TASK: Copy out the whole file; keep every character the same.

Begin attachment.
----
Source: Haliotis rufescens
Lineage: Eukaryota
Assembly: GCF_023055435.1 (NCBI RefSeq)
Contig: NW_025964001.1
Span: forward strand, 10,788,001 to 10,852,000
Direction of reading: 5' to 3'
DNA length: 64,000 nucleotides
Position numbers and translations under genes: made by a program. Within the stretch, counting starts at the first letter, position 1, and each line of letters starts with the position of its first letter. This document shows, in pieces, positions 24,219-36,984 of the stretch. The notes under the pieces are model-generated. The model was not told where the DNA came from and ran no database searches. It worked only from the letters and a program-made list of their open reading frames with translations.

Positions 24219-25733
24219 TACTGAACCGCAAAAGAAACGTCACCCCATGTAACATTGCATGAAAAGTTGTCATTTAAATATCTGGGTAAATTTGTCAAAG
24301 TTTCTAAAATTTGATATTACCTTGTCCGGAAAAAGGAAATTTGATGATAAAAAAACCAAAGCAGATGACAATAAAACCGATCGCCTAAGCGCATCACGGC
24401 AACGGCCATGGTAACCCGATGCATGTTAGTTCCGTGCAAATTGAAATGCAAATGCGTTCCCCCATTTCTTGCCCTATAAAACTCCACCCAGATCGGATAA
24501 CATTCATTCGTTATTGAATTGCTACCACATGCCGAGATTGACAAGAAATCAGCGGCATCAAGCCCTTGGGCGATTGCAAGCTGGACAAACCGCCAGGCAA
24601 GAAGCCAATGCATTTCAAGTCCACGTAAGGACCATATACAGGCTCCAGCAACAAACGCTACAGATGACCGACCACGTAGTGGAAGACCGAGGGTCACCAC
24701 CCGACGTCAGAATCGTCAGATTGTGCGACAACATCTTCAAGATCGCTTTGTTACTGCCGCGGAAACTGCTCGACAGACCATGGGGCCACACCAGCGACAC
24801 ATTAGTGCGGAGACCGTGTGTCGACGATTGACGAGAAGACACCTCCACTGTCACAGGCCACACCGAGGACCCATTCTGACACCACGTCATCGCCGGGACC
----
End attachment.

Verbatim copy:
Source: Haliotis rufescens
Lineage: Eukaryota
Assembly: GCF_023055435.1 (NCBI RefSeq)
Contig: NW_025964001.1
Span: forward strand, 10,788,001 to 10,852,000
Direction of reading: 5' to 3'
DNA length: 64,000 nucleotides
Position numbers and translations under genes: made by a program. Within the stretch, counting starts at the first letter, position 1, and each line of letters starts with the position of its first letter. This document shows, in pieces, positions 24,219-36,984 of the stretch. The notes under the pieces are model-generated. The model was not told where the DNA came from and ran no database searches. It worked only from the letters and a program-made list of their open reading frames with translations.

Positions 24219-25733
24219 TACTGAACCGCAAAAGAAACGTCACCCCATGTAACATTGCATGAAAAGTTGTCATTTAAATATCTGGGTAAATTTGTCAAAG
24301 TTTCTAAAATTTGATATTACCTTGTCCGGAAAAAGGAAATTTGATGATAAAAAAACCAAAGCAGATGACAATAAAACCGATCGCCTAAGCGCATCACGGC
24401 AACGGCCATGGTAACCCGATGCATGTTAGTTCCGTGCAAATTGAAATGCAAATGCGTTCCCCCATTTCTTGCCCTATAAAACTCCACCCAGATCGGATAA
24501 CATTCATTCGTTATTGAATTGCTACCACATGCCGAGATTGACAAGAAATCAGCGGCATCAAGCCCTTGGGCGATTGCAAGCTGGACAAACCGCCAGGCAA
24601 GAAGCCAATGCATTTCAAGTCCACGTAAGGACCATATACAGGCTCCAGCAACAAACGCTACAGATGACCGACCACGTAGTGGAAGACCGAGGGTCACCAC
24701 CCGACGTCAGAATCGTCAGATTGTGCGACAACATCTTCAAGATCGCTTTGTTACTGCCGCGGAAACTGCTCGACAGACCATGGGGCCACACCAGCGACAC
24801 ATTAGTGCGGAGACCGTGTGTCGACGATTGACGAGAAGACACCTCCACTGTCACAGGCCACACCGAGGACCCATTCTGACACCACGTCATCGCCGGGACC